President Donald Trump is fulfilling a campaign pledge with his decision to move the American Embassy in Israel to Jerusalem, which Israel considers to be its national capital.
Ordinarily, it is not even an issue as to where one nation places its embassy in a host country — the embassy is located in the host nation’s capital, where its governmental offices are situated. But in this case, Trump’s announcement has touched off opposition, not only in the Middle East, but in Europe as well.
Israel announced its recreation as an independent nation in the Middle East in May of 1948, with its capital at Tel Aviv. After Israel won its stunning victory in the “Six-Day War” of 1967, and with that victory, East Jerusalem, the capital was moved there. Today, Israel’s Knesset (parliament), president, prime minister, and almost all other governmental offices are in Jerusalem, so it makes perfect sense for the embassies of other nations to also be located there as well.
But when Trump informed the president of the Palestinian Authority, Mahmoud Abbas, on Tuesday, that the United States will be relocating its embassy in Israel to Jerusalem in six months (where the U.S. already has a consulate), Abbas was upset. The Palestinian Arabs have expressed a desire for East Jerusalem to be the capital of the Palestinian state they hope to someday establish, next to Israel, in Palestine.
Abbas told Trump that the move will have “dangerous consequences,” warning that “the Palestinian stance is determined and steadfast — there will not be a Palestinian state without East Jerusalem as its capital according to decisions by the international community.”
Jerusalem is a city of great significance to three different religions: Christianity, Judaism, and Islam.
King Abdullah II of Jordan was also told by Trump about the planned move, and was also opposed. In a statement released from the palace, Abdullah “stressed that the adoption of this resolution will have serious implications for security and stability in the Middle East, and will undermine the efforts of the American administration to resume the peace process and fuel the feelings of Muslims and Christian [in the region].”
Other Middle Eastern rulers expressed similar misgivings. Turkish President Erdogan threatened to break diplomatic ties with Israel, if the United States moves its embassy to Jerusalem, arguing that Jerusalem is “a red line for Muslims.” Illustrating the political difficulties of Middle Eastern politics, Israel retorted that “Jerusalem has been the Jewish capital for 3,000 years.” King David established the capital of the ancient Kingdom of Israel in Jerusalem in 1001 B.C.
Egypt said there would possibly be “dangerous repercussions” should Trump move the embassy. Saudi Arabia likewise warned of “very serious implications,” and that such a move was “provocative to all Muslims’ feelings.”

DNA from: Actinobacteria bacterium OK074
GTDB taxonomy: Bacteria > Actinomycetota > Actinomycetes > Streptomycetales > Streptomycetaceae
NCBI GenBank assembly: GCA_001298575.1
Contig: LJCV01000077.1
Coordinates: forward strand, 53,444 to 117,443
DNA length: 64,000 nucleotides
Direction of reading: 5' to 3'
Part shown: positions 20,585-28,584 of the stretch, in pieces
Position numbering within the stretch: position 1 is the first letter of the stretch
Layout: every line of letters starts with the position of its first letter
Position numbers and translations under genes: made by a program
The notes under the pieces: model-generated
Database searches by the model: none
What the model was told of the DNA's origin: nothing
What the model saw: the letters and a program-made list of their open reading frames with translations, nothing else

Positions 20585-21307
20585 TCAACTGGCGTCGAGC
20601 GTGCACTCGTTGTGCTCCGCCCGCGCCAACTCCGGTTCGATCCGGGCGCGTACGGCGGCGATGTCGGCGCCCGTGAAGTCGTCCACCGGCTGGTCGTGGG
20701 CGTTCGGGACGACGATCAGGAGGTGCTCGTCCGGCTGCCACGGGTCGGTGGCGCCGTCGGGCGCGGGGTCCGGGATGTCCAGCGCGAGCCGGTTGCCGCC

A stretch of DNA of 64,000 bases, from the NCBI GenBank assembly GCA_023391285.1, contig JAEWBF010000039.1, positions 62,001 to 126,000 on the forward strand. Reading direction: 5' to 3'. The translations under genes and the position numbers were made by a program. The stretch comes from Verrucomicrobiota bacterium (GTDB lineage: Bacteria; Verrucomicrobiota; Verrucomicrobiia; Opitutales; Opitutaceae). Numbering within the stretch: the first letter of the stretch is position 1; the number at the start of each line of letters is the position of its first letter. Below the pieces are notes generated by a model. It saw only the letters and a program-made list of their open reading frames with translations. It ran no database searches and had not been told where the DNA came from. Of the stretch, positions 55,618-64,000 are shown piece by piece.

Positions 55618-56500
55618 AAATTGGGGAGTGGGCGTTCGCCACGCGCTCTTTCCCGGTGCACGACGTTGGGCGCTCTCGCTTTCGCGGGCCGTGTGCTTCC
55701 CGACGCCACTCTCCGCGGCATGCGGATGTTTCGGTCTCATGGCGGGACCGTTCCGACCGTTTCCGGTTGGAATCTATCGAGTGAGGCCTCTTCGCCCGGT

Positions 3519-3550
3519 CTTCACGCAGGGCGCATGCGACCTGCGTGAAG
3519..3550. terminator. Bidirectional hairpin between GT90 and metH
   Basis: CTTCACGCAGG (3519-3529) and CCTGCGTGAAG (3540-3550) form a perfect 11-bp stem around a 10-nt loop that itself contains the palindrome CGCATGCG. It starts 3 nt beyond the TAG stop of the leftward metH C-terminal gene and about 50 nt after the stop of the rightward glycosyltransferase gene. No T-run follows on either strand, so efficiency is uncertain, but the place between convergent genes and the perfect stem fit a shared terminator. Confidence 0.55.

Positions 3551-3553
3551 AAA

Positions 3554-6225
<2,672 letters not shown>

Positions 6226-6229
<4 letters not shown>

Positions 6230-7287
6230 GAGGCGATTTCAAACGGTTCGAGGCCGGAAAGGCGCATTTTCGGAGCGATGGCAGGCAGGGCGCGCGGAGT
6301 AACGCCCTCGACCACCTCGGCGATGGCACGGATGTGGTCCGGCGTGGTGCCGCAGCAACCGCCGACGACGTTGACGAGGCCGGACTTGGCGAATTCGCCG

While such reactions are not surprising coming from the Arabs and Turks, European political leaders also expressed similar opposition. Federica Mogherini, the foreign policy leader for the European Union, cautioned that such a move would undermine the “two-state solution” (the state of Israel and an Arab Palestine state). France’s President Emmanuel Macron argued that the question of Jerusalem must be handled “in the framework of peace negotiations between Israelis and Palestinians.” Germany expressed similar sentiments.
The reality of the situation is that Jerusalem is the de facto capital of Israel, as virtually its entire government is located there, not in Tel Aviv. Moreover, Israel is a sovereign nation, and as such it should have the right to locate its capital in any city in its country it wishes — regardless of the views of other nations such as France, Germany, Saudi Arabia, and Jordan.
During his 2012 campaign for president, former Texas Congressman Ron Paul stressed the issue of national sovereignty when he was asked about the "Jerusalem Question." He replied, “The real issue here is not what America wants, but what does Israel want. If Israel wants their capital to be Jerusalem, then the United States should honor that.”
Some argue, however, that other countries and “the international community” do not accept Israel’s annexation of East Jerusalem in 1967. Whether they accept it or not, all of Jerusalem has been ruled by Israel for a half-century. Negotiations have been ongoing between Israel and its Arab neighbors, especially the Palestinian Authority, for several years now. No one seriously thinks Israel will ever willingly surrender East Jerusalem to either the Palestinian Arabs or anyone else.
How would Americans like it if the Israelis decided to not have a consulate in Houston because it was, at one time, part of the Republic of Mexico, and before that part of the Spanish Empire?
Respect for another nation’s national sovereignty dictates that each nation gets to choose which of its cities is its capital. As Paul put it in 2012, “How would we like it if some other nation said, ‘We decided to recognize New York City as your capital instead, so we will build our embassy there’?”
Photo: stellalevi/E+/Getty Images